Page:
Picture yourself working day in and day out beneath a blazing sun in the red fields of Southern Italy with no end in sight. Now hold onto this feeling and add a feminine flavor to it. Got it? Now envision yourself returning home every night from this labor to be a mother and wife. Feel your spirit full of unfulfilled dreams and feelings with no outlet. Take this weight and add a spider’s bite. That’s right, I said a spider’s bite. But not just any spider’s bite, a tarantula’s bite, the pizzica or sting. Imagine the bite’s poison coursing through your bloodstream and bringing all of this fire and longing to the surface. If you can imagine all of this, then you are well on your way to experiencing the soul of Salento’s traditional folk music, the Pizzica.
Pizzica traditionally stories the journey and longing of the tarantula’s real and symbolic bite and provides the soundtrack for healing trance dances. Throughout untold years, thousands of bitten women have turned outside the cathedral doors in the small village of Galatina to expiate their woes. Today it is the culmination and in some ways integration of the tamborri, which has been beating the collective rhythms of a people’s passion and desire for thousands of years. Pizzica has evolved into a medium for community celebration and like the spider that inspires it goes a bit underground in the winter months but surfaces again in the summer’s heat culminating in the Notte della Taranta festival in August. This year the “grand finale” concert will be on August 25th with around 60,000 people expected to attend.
Donatello Pisanello and his band Officina Zoe have in large and small ways nurtured Pizzica’s popular rebirth in the last decade and will be playing the festival this year. Since their formation in 1993 Officina Zoe has become one of the most widely known Pizzica groups in the world. They wrote the musical score for Sangue Vivo, the only Italian film selected for the Sundance Film Festival in 2001. Their evocative soundtrack for this movie also garnered them an invitation to play at the American Academy Awards that same year. Their musical score was so intricately woven into Sangue Vivo’s success that Winspeare, the movie’s director asked them to compose the music for his next movie El Miracolo. Every year they participate in prestigious music festivals and travel to places as far as Los Angeles and Tokyo to spread the Pizzica’s infectious rhythms.
This past spring, as the group was resting and beginning to prepare for their upcoming tour, Donatello invited me to one of the band’s casual rehearsal’s at lead vocalist, Cinzia Marzo and percussion player, Lamberto Probos’ beautiful home high on a cliff overlooking the Ionian Sea.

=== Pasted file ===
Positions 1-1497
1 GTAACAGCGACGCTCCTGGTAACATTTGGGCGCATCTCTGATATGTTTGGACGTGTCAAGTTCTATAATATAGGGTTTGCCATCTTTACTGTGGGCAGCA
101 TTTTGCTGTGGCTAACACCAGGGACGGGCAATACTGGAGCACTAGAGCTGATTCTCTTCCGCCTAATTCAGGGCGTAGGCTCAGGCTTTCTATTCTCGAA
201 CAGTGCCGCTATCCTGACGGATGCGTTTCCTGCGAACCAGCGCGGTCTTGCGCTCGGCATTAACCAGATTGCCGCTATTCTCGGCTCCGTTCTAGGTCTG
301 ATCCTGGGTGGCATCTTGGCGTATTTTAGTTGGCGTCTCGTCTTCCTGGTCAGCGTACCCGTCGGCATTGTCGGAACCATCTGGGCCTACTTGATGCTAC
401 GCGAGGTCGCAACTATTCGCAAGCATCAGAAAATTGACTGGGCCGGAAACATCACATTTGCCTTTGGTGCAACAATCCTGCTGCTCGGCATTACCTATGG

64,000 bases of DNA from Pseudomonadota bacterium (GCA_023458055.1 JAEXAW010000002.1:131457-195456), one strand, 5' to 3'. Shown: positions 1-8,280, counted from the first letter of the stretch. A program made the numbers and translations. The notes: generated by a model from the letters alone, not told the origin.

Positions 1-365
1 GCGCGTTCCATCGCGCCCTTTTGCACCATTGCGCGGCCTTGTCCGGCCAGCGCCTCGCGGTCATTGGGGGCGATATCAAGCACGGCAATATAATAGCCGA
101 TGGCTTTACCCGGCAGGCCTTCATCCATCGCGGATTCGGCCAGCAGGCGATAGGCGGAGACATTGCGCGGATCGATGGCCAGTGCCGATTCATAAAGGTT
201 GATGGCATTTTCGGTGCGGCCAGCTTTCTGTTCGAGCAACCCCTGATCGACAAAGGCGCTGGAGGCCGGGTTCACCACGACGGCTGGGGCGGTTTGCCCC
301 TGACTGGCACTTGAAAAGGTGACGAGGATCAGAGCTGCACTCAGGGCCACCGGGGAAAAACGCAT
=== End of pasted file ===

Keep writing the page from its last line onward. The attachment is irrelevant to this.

Musical instruments ranging from violins to wooden washboards littered the room and there were forms of drums and tambourines I had never seen before. One in particular caught my eye, a hand drum or tamborra with a stick mounted to the head of the drum at a right angle. I asked Lamberto about it and he had great fun telling me that it’s an instrument best practiced by a younger man. He called Giorgio Doveri, the band’s classically trained violinist in to demonstrate. The instrument is appropriately named the percussione frizione and it is usually held about waist level by the person playing it with its sound coming from the friction created by jerking the mounted stick through a loosely formed fist. I shall leave this description here because I suppose you get the idea.
It was all good fun and Officina Zoe not only know how to cast the Pizzica’s spell they know how to host a party. It was like a dream to watch the sun set over the rocky shores outside which so echo the music’s deeply felt energy. Then we stained our teeth black drinking of some of Lamberto’s home made Negromauro wine as the band polished new material and dusted off time worn classics like America. The song America, I learned is about the end of World War II when many of Salento’s men left for America never to be heard from again. Pizzica may have begun to heal a spider’s bite but its story extends out to encompass the region’s story. It’s a study of light and shadow holding the range of human emotion.
If you would like to learn more about Officina Zoe, they have an official website complete with a touring schedule and music downloads. Those who may wish a more personal glimpse might visit the myspace page Donatello recently set up. If you’ve an existential fever and want try the tamborri’s beat to slake your thirst and pound your poison out, head down to Lecce in Salento in August. Visitors will find more than a few friend’s to help celebrate the Pizzica’s fever during the Notte della Taranta, the following link will show you how.
Written by Kimberli Waack